H.R.2585 - Family Reunification Act of 2003108th Congress (2003-2004)
Summary: H.R.2585 — 108th Congress (2003-2004)
Family Reunification Act of 2003 - Amends the Immigration and Nationality Act to set forth the conditions under which the Secretary of Homeland Security may cancel the removal of a permanent resident alien who is inadmissible to, or deportable from, the United States, if the alien: (1) has not been convicted of any aggravated felony; (2) has been convicted of a nonviolent aggravated felony; (3) has been convicted of an aggravated violent felony; (4) was admitted to the United States before age ten; and (5) was admitted to the United States before the age of 16. Sets forth related residency and criminal act provisions. Prohibits cancellation of removal for conviction of an act of murder, rape, or sexual abuse of a minor.
Introduced in House (06/24/2003)
Authorizes: (1) the Secretary to notify the agency that prosecuted an alien that such alien is seeking cancellation of removal; and (2) the agency to seek to block such action based upon the alien's failure to provide the agency with all relevant criminal information.
Terminates the period of continuous residence or physical presence for cancellation of removal purposes when an alien receives a notice to appear for removal proceedings. (Currently such period is deemed to end upon such notice or upon commission of the removable offense.)
Permits an alien who has committed a criminal offense to reenter the United States without seeking admission (and thus be subject to removal) if the offense was committed: (1) outside of the United States and the alien received a waiver or cancellation of removal prior to seeking reentry; and (2) within the United States and the alien was absent from the United States for not more than 30 days since the offense, or for more than 60 days if he or she was unable to return within 30 days for reasons beyond his or her control.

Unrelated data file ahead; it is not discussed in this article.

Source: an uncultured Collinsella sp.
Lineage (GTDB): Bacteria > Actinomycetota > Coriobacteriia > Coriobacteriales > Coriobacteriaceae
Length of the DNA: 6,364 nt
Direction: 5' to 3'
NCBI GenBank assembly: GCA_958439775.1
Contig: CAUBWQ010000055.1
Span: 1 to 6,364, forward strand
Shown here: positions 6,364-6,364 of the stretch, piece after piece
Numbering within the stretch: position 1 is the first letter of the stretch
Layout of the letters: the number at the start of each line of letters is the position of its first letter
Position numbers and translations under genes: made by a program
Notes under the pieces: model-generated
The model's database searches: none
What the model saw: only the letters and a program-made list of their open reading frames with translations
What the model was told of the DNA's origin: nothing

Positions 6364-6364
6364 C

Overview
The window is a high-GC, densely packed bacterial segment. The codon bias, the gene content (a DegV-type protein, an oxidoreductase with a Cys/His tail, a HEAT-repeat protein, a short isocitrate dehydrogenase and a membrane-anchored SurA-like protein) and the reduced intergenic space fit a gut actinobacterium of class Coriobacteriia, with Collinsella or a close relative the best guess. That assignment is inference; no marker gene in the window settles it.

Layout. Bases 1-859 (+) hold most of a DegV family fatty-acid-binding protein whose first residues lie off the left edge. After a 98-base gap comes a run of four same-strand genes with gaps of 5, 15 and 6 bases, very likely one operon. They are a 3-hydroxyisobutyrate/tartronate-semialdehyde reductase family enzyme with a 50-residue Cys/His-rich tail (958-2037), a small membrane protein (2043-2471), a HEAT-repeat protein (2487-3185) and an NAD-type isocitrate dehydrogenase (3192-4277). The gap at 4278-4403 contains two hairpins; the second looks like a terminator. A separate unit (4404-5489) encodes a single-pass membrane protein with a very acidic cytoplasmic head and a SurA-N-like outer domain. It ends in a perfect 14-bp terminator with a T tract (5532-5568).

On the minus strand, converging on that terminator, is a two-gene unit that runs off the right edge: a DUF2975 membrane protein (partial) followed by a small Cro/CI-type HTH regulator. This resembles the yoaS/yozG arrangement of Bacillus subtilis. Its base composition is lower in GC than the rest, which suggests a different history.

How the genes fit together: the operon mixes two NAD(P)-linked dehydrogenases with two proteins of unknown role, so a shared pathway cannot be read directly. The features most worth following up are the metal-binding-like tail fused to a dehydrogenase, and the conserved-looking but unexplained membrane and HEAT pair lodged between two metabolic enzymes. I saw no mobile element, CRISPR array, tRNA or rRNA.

Authorizes the Secretary to release a criminal alien who proves that he or she: (1) is prima facie eligible for cancellation of removal; and (2) would not pose a danger to the national security or the safety of persons or property, or be a flight risk.
States that a criminal conviction remains a conviction for immigration purposes even if vacated, unless the conviction is vacated: (1) on the merits; or (2) on grounds relating to the violation of a statutory or constitutional right in the underlying proceedings.
Permits an alien made eligible for cancellation of removal as a result of the amendments made by this Act to file a motion to reopen to apply for cancellation within one year of the Secretary's issuance of implementing regulations. Prohibits: (1) an alien from being admitted to enter the United States to file a motion to reopen or to apply for cancellation of removal, except at the Secretary's discretion; and (2) judicial review of such determinations.
Sunsets this Act on the later of December 31, 2006, or three years after issuance of final regulations.